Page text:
Ottisdotter theatre company’s production of Lady Inger provides a rare opportunity to see one of Henrik Ibsen’s earliest, least performed and less well-known works. His writings from this early period form their specialist domain to which they have given years of study and performance. Aficionados of Ibsen might want to seize this chance, while seasoned theatre goers might decide to give it a miss. There is often a reason why a play has been presented in the UK on only five occasions in 120 years, with one of those being by the same company.
A rare opportunity to see one of Henrik Ibsen’s earliest, least performed and less well-known works
Amongst the murmurings to be heard during the interval and afterwards the name of Shakespeare could often be heard along with a mention of Hamlet (the Danish connection making this inevitable) and Macbeth, for the hand-wringing agony of tragic death. The translation never reaches the heights to which the Bard rose, indeed it’s a rather odd mix of archaic and modern English, but the plot is riddled with complexities and intrigues worthy of his histories. The story is based on events that took place in 1528 in the ongoing conflicts between Norway, Denmark, and Sweden; part of a period (1387-1814) for which Ibsen coined the phrase “400 years of darkness”. It’s something of a minefield and for what follows I’m indebted to notes that were prepared for a production at Vassar College in 1924. I’m glad they worked it out.
The Danes, have slain or outlawed all the old Norwegian nobility, and have sway over their lands. Their ally is King Gustav of Sweden, but their position is not secure as he faces attempts to oust him by a party in Sweden headed by Peter Kanzler. The Norwegian peasantry consider this an opportune moment to mount their own rebellion against Denmark and look for a leader in Lady Inger Gyldenlove, to whom they make their case in the first half of the play. She is sympathetic, but although she hates the Danes and would like nothing better than to drive them from the land, she dare not align with Sweden for fear the Danes will discover that Nils Stensson, the son she had with Stens Sture, is held as a hostage in Sweden by Peter Kanzler. He has promised to return her son to her when she vows to support the rebel cause. However, the presence of the Danish representative Nils Lykke, who realises her considerable influence as leader of the main regional province, leaves her between a rock and hard place in terms of her son, despite the strategic strength of her position.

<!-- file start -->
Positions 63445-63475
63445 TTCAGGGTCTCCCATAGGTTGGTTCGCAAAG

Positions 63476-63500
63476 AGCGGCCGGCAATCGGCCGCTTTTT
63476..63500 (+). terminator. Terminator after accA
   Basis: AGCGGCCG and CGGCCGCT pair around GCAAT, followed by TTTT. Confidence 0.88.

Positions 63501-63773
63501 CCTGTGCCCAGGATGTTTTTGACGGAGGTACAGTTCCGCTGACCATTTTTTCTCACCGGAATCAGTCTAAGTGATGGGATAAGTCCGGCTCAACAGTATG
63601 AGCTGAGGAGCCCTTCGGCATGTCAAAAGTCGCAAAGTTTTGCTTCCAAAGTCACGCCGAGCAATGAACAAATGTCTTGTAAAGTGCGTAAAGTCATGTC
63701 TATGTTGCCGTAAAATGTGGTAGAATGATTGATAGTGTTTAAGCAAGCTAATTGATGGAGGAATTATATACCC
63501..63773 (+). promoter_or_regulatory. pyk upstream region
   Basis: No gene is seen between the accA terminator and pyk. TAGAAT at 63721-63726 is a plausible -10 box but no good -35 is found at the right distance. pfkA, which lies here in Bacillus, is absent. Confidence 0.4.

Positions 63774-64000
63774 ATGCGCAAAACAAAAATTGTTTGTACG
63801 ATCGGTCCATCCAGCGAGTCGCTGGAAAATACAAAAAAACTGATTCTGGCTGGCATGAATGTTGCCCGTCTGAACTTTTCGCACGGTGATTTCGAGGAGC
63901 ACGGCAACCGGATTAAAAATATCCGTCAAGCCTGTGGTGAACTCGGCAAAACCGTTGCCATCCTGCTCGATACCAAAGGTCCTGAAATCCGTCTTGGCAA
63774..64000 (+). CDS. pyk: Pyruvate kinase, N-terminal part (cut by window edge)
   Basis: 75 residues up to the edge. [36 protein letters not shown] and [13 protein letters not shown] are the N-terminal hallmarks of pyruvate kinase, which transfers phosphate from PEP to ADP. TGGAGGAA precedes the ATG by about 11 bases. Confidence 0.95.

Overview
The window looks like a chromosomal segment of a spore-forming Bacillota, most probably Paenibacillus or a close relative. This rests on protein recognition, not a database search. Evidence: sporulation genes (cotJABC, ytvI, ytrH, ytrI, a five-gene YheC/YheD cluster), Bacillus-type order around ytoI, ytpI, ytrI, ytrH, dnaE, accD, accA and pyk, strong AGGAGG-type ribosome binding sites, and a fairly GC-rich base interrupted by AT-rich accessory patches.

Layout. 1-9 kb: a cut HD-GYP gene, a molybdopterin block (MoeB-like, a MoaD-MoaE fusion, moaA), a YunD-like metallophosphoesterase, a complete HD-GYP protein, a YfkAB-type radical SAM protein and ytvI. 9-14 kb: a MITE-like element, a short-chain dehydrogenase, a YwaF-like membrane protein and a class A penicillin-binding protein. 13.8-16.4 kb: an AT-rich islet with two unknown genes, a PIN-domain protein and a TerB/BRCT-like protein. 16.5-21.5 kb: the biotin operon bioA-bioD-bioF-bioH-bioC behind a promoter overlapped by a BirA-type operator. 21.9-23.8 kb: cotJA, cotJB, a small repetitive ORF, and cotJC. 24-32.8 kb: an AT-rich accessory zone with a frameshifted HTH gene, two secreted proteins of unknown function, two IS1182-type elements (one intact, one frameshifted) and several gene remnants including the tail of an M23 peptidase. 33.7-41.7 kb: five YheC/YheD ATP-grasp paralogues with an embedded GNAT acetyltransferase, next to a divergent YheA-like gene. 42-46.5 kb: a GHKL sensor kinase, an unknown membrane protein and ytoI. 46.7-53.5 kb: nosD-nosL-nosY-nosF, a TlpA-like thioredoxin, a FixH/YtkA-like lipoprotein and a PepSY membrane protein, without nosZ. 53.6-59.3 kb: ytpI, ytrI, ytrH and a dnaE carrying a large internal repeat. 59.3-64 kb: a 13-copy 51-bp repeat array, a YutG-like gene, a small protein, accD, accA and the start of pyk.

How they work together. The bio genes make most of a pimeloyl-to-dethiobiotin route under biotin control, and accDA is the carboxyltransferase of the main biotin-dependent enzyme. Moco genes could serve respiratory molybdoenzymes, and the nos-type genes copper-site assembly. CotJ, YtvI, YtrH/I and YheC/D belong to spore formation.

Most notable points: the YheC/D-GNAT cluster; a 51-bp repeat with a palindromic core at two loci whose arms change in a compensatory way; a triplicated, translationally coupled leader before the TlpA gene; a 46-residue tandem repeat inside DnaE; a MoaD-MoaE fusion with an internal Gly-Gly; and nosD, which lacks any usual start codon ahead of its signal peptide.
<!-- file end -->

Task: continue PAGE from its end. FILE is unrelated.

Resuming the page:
The historical complexities of the story are further complicated by deaths, marriages and love stories woven into the political fray. Ottisdotter have reduced Ibsen’s original five-act play to a two-act drama that still runs for two hours and twenty minutes. That would not be an issue if this were a gripping thriller, but the slow pace of the action and convoluted dialogue that is interspersed with monologues and soliloquies that never really engage make for hard work.
Director Mark Ewbank makes impressive use of the performance area and the number of locations for exits and entrances, with the audience on two sides and a minimalist set. The cast of Kristin Duffy (Lady Inger), Ivan Comisso ( Nils Lykke), Thomas Everatt (Olaf Skaktavi, Juliet Ibberson (Elina Gyldenløve), Joe Lewis (Nils Stenson) and Siôn Grace (Chief Steward Bjørn) are clearly invested in the work, but it is difficult to find any emotional attachment to them as they plough through a text that makes for stilted delivery. Ibberson and Comisso generate something of a romantic relationship and Lewis injects some invigorating youthful energy into the fray, but it’s not enough to save the day.
It’s an all-round valiant effort with commendable devotion to the cause of promoting an obscure work, but it seems like a lot of energy that could have been directed towards a different and more engaging play.